Paul and Bea decide to head down to the local restaurant where they find a man breaking lamps and yelling that they are closed. The unhappy owner, Will (played by Ben Huber), then recognizes Bea who he refers to as Trixie and it turns out that they were childhood friends. Will’s wife Annie (Hanna Brown) comes out and tells the couple that they need to leave. Annie does not look well and the disturbed newlyweds leave.

Later, Paul wakes up alone and goes in search of his missing wife. As he stumbles around the dark property surrounding the house and the lake, he comes upon a silent Bea standing motionless in the dark. She is naked and when he touches his wife, she screams.

From this moment on, the film and the couple change. A slow build up of odd events and strange looking “bites” on the inside of Bea’s thighs are just the start of the newlyweds problems. Janiak proves to be a master at allowing the initial breakdown to seem like the jittery nerves of any new couple. She then expertly starts piling on the pressure and the mystery.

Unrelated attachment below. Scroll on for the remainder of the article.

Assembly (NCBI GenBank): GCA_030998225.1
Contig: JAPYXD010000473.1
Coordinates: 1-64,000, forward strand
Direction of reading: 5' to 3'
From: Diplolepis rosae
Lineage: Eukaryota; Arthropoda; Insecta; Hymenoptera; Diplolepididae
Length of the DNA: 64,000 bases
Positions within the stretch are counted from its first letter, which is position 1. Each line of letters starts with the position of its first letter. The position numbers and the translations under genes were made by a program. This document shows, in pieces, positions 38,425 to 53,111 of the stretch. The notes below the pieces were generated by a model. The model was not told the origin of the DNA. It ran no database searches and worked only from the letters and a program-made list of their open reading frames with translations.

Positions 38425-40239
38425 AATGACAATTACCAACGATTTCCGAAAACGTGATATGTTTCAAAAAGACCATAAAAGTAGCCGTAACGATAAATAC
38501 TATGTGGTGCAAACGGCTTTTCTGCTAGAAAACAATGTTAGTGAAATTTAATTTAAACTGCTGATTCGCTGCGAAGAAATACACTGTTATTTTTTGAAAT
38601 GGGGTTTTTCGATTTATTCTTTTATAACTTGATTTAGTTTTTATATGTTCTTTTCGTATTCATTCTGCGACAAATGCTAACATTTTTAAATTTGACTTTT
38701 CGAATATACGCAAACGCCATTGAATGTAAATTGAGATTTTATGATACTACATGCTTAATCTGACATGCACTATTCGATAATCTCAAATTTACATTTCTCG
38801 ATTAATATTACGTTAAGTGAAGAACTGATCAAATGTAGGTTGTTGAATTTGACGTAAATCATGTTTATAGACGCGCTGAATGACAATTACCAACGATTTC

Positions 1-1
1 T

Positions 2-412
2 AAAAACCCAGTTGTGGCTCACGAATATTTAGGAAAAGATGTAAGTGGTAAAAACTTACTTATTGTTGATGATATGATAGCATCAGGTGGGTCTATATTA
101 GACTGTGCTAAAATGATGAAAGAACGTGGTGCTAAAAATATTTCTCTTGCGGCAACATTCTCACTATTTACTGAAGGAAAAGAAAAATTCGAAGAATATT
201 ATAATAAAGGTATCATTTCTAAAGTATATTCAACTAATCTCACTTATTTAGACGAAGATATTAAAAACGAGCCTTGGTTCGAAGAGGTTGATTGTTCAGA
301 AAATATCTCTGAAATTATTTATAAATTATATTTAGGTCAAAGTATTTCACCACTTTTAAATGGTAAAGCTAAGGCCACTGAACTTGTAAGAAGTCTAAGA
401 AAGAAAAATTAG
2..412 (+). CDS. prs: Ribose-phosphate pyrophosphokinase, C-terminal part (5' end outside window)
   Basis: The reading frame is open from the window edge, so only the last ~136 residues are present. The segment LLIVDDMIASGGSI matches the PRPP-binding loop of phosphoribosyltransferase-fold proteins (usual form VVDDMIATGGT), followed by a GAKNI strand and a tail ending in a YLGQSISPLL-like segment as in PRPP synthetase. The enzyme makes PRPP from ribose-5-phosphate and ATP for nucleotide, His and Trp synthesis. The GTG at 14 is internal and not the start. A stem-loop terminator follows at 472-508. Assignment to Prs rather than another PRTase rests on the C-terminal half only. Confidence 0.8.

At first, the viewer suspects that this could be a “Straw Dogs” type scenario, where heading to the wife’s old stomping grounds opens up all sort of inbred problems. As the film progresses, however, this turns out to be a false lead and as the suspense and fear increase, things turn out to be much worse than a bunch of village idiots attacking the new guy in the local girl’s life

Certainly Janiak looks too young to drive on her own, but in terms of filmmaking, she impresses. Leigh looks more than capable of directing another take on the original The Craft although there is the question of just who will take the roles of these teen witch wannabes.